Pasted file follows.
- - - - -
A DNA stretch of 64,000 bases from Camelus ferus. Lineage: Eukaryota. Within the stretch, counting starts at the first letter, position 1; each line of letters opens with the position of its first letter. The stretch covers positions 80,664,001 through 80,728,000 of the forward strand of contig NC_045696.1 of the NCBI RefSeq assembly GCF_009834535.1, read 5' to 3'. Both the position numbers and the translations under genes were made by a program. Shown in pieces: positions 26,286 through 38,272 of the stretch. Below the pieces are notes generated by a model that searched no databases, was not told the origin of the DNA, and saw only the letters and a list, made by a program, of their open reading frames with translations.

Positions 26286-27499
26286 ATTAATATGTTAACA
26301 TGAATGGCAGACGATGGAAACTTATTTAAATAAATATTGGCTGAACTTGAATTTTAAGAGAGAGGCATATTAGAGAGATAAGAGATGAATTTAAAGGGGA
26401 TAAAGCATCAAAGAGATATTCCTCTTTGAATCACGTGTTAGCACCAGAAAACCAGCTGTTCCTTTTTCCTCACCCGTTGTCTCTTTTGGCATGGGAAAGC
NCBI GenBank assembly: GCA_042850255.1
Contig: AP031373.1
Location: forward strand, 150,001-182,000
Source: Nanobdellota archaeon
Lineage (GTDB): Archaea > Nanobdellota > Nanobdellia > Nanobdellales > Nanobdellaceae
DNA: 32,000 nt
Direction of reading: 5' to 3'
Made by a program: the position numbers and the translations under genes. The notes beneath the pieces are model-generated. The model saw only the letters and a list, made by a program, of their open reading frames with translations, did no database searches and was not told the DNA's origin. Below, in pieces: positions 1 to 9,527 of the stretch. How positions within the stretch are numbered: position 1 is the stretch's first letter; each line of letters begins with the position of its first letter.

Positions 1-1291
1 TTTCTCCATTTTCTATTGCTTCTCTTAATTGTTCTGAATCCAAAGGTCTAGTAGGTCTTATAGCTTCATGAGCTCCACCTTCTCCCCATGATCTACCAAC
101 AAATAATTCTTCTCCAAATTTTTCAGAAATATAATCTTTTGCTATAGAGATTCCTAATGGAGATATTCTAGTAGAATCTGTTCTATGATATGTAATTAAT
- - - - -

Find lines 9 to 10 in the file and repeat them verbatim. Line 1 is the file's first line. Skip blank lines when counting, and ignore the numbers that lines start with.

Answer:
Source: Nanobdellota archaeon
Lineage (GTDB): Archaea > Nanobdellota > Nanobdellia > Nanobdellales > Nanobdellaceae